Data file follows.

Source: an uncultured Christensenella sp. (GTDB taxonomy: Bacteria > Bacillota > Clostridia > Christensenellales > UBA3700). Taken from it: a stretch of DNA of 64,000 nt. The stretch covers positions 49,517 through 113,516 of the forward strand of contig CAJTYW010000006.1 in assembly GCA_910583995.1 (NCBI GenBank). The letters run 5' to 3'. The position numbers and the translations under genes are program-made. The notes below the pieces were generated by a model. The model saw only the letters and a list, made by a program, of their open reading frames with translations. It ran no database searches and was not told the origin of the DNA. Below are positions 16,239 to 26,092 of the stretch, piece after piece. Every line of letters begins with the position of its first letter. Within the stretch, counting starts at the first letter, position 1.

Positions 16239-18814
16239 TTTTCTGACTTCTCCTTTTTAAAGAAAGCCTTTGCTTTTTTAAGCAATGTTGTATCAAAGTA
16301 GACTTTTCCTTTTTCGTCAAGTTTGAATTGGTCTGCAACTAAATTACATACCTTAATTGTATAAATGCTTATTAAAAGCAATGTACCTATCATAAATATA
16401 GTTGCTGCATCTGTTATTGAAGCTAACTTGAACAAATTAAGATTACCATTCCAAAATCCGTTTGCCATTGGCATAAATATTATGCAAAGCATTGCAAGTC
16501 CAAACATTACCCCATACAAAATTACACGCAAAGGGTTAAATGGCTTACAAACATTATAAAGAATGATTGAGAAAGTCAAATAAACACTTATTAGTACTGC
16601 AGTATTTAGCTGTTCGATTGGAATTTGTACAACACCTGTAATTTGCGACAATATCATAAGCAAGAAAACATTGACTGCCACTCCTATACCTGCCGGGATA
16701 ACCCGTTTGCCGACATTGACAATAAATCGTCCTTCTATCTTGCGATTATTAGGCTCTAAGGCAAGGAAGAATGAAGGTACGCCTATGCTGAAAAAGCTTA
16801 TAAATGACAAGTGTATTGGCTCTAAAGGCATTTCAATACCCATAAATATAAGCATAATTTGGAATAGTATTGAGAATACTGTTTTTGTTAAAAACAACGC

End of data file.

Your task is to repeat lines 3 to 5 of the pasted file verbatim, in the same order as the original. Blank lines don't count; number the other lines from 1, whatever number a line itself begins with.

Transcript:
16239 TTTTCTGACTTCTCCTTTTTAAAGAAAGCCTTTGCTTTTTTAAGCAATGTTGTATCAAAGTA
16301 GACTTTTCCTTTTTCGTCAAGTTTGAATTGGTCTGCAACTAAATTACATACCTTAATTGTATAAATGCTTATTAAAAGCAATGTACCTATCATAAATATA
16401 GTTGCTGCATCTGTTATTGAAGCTAACTTGAACAAATTAAGATTACCATTCCAAAATCCGTTTGCCATTGGCATAAATATTATGCAAAGCATTGCAAGTC